Seroquel to Get New Heart Warnings

Following a request from the U.S. Food and Drug Administration (FDA), AstraZeneca will be including a new cardiac warning to <"">Seroquel labels, The New York Times reports.

Seroquel was introduced in 1997 to treat psychotic disorders, schizophrenia, and bipolar disorder. In recent years, AstraZeneca has faced over 9,000 Seroquel lawsuits filed by people who claim the company withheld information about the antipsychotic drug’s diabetes risk.

The revised label was mentioned on the <"">FDA website last week and indicated that both Seroquel and the extended-release version of the drug, Seroquel XR, “should be avoided” when used with about one dozen other drugs that are connected to heart arrhythmia, which can lead to sudden cardiac arrest, reported The New York Times.

According to Sandy Walsh, an FDA spokeswoman, the label change was prompted by new information received by the agency concerning arrhythmia reports in 17 people who took more that the recommended Seroquel doses, according to The New York Times. Arrhythmias are liked to thousands of deaths annually and have to do with the heart’s electrical rhythm, noted The New York Times.

Earlier this year, we reported that U.S. health regulators ordered cautions be added to ALL antipsychotic drug labels regarding their risk of abnormal muscle movements (extrapyramidal symptoms or EPS) and withdrawal syndromes in newborns when used in pregnancy. The new cautions will apply to older and new generation antipsychotics, in addition to Seroquel, that also included Haldol, FazaClo, Fanapt, Clozaril, Risperdal, Zyprexa, Seroquel, Abilify, Geodon, Invega, Loxitane, Moban, Navane, Orap, Saphris, Stelazine, Thorazine, and Symbyax, according to an FDA alert.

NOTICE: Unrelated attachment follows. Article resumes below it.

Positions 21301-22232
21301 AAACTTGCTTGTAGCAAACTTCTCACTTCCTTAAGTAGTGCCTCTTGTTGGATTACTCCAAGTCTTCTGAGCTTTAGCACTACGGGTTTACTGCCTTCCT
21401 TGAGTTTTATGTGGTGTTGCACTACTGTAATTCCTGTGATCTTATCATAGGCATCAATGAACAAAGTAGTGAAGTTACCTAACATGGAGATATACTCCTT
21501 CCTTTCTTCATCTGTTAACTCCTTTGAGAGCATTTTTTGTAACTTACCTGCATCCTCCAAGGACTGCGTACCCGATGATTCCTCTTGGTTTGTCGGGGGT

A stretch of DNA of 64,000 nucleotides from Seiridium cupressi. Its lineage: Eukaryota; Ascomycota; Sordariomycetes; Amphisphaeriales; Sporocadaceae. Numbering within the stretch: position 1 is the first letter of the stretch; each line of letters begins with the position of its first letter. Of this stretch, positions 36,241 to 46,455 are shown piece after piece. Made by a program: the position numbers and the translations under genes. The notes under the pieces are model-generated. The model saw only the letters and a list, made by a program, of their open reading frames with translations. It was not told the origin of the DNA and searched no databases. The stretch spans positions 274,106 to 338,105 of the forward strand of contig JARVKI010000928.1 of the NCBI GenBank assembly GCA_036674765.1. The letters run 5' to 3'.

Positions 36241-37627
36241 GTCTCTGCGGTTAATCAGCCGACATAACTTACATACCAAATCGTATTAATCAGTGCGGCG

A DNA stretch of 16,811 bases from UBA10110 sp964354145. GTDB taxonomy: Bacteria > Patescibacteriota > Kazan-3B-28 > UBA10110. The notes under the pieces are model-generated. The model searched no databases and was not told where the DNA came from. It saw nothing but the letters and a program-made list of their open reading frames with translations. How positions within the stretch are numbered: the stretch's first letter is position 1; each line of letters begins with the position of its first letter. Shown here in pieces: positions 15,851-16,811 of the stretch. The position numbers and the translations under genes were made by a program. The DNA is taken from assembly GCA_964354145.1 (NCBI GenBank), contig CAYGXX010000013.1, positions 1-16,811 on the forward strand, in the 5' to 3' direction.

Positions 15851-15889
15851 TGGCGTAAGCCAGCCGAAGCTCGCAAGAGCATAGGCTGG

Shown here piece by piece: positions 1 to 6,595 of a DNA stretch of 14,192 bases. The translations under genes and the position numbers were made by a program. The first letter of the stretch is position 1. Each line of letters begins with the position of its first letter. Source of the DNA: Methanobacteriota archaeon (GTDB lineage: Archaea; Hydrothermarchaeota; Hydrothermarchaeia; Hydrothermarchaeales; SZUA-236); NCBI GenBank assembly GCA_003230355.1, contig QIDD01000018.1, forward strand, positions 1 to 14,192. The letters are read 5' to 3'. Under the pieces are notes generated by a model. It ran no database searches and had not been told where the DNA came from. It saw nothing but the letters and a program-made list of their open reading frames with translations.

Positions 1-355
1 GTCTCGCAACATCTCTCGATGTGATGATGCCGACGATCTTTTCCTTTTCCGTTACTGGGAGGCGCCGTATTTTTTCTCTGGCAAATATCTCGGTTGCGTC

The FDA said at the time that it identified 69 episodes of neonatal EPS or withdrawal in U.S. adverse event reports submitted to the agency through October 2008. Among the symptoms listed in the reports: agitation, hypertonia, tremor, somnolence, respiratory distress, and feeding disorder. Onset of symptoms ranged from birth to one month later, and the severity varied as well.

Atypical antipsychotics, like Seroquel, are favored by many doctors and patients because they carry a decreased risk of side effects related to loss of motor control, a major problem with older “typical” antipsychotics. But Seroquel and similar drugs carry other safety risks, such as increased risks for weight gain and diabetes. In 2003, the FDA required the makers of atypical antipsychotics to re-label them to include warnings regarding their risk of hyperglycemia and diabetes mellitus. In 2005, the FDA also warned that such drugs increased the risk of death among elderly people.

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